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I have a simple script that has a dependency on dnspython for parsing zone files. I would like to distribute this script as a single .py that users can run just so long as they have 2.6/2.7 installed. I don't want to have the user install dependencies site-wide as there might be conflicts with existing packages/versions, nor do I want them to muck around with virtualenv. I was wondering if there was a way to embed a package like dnspython inside the script (gzip/base64) and have that script access that package at runtime. Perhaps unpack it into a dir in /tmp and add that to sys.path? I'm not concerned about startup overhead, I just want a single .py w/ all dependencies included that I can distribute.

Also, there would be no C dependencies to build, only pure python packages.

Edit: The script doesn't have to be a .py. Just so long as it is a single executable file.

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If you can relax the one file restriction, you can just package the dnspython library alongside your .py file, either as a zip file or just as a regular standalone file -- that would solve the dependency issue. Are you adamant about having just 1 file? – Mahmoud Abdelkader Jul 11 '12 at 16:10
The road to license hell is paved with embedding... – Ignacio Vazquez-Abrams Jul 11 '12 at 16:13
@MahmoudAbdelkader I suppose that would work. Python would look in the current directory for the package before looking elsewhere (though I think this order is changing in 3). Still wish there was a way to package all the dependencies up as one executable file that the user can run and not have any issues. I suppose it doesn't have to be a .py. – Jason Keene Jul 11 '12 at 16:28
There are things like py2exe and freeze invented specifically for the purpose of having one executable to distribute. These are platform-specific, though. – 9000 Jul 11 '12 at 16:44

3 Answers 3

up vote 5 down vote accepted

You can package multiple Python files up into a .egg. Egg files are essentially just zip archives with well defined metadata - look at the setuptools documentation to see how to do this. Per the docs you can make egg files directly executable by specifying the entry point. This would give you a single executable file that can contain your code + any other dependencies.

EDIT: Nowadays I would recommend building a pex to do this. pex is basically an executable zip file with non stdlib dependencies. It doesn't contain a python distribution (like py2app/py2exe) but holds everything else and can be built with a single command line invocation.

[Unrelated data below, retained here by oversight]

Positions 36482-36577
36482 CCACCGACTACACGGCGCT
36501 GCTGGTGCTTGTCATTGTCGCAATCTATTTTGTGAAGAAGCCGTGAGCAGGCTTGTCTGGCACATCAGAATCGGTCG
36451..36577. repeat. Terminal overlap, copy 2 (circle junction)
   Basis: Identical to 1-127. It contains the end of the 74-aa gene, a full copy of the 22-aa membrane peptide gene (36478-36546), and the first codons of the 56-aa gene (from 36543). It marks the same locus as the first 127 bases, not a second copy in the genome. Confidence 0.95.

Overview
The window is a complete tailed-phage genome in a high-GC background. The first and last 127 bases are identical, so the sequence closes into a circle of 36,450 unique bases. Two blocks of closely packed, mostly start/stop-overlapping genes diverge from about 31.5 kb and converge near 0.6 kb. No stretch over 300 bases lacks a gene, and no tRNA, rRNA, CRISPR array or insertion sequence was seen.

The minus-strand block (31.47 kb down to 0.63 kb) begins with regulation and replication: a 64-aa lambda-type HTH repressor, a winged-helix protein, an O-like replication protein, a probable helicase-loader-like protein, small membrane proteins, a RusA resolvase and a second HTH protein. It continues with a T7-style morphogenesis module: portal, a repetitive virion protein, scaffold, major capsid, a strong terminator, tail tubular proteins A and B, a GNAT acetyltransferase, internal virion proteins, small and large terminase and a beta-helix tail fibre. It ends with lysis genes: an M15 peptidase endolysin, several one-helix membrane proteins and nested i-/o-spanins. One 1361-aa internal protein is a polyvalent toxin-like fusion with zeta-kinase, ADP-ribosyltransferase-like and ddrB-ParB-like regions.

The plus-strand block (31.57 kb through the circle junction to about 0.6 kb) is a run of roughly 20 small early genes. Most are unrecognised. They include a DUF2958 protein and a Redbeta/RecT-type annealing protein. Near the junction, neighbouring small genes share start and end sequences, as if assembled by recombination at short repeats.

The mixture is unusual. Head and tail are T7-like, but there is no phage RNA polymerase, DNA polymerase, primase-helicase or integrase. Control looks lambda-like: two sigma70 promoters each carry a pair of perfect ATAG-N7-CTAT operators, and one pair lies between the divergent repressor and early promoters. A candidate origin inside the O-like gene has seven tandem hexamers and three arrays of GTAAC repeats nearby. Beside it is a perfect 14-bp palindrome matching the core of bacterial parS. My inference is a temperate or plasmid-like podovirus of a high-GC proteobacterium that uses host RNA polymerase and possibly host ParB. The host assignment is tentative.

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Thanks, I was trying to get an egg built with setuptools just now. Have never built an egg before as I have always heard they have fallen out of favor. – Jason Keene Jul 11 '12 at 17:00

The simplest way is just to put your python script named with pure Python dependencies in a zip archive, example.

Otherwise PyInstaller could be used to produce a stand-alone executable.

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please don't do this. If you do DO NOT make a habit of it.

  • pydns is BDS licensed but if you try to "embed" a gpl module in this way you could get in trouble
  • you can learn to use setuptools and you will be much happier in the long run
  • setuptools will handle the install of dependencies you identified (I'm not sure if the pydns you are using is pure python so you might create problems for your users if you try to add it yourself without knowing their environment)
  • you can set a url or pypi so that people could upgrade your script with easy_install -U
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The package I am using is dnspython, not pydns. If setuptools can build me a single distributable executable that only requires python 2.6/2.7 I will use it. If you are saying to simply use it to install dependencies site wide then this isn't what I was asking for. dnspython is pure python and I don't see anything in it's license that would prevent me from embedding it. End users are not developers and know nothing about the python ecosystem (setuptools/easy_install/pip/virtaulenv/etc). – Jason Keene Jul 11 '12 at 16:54

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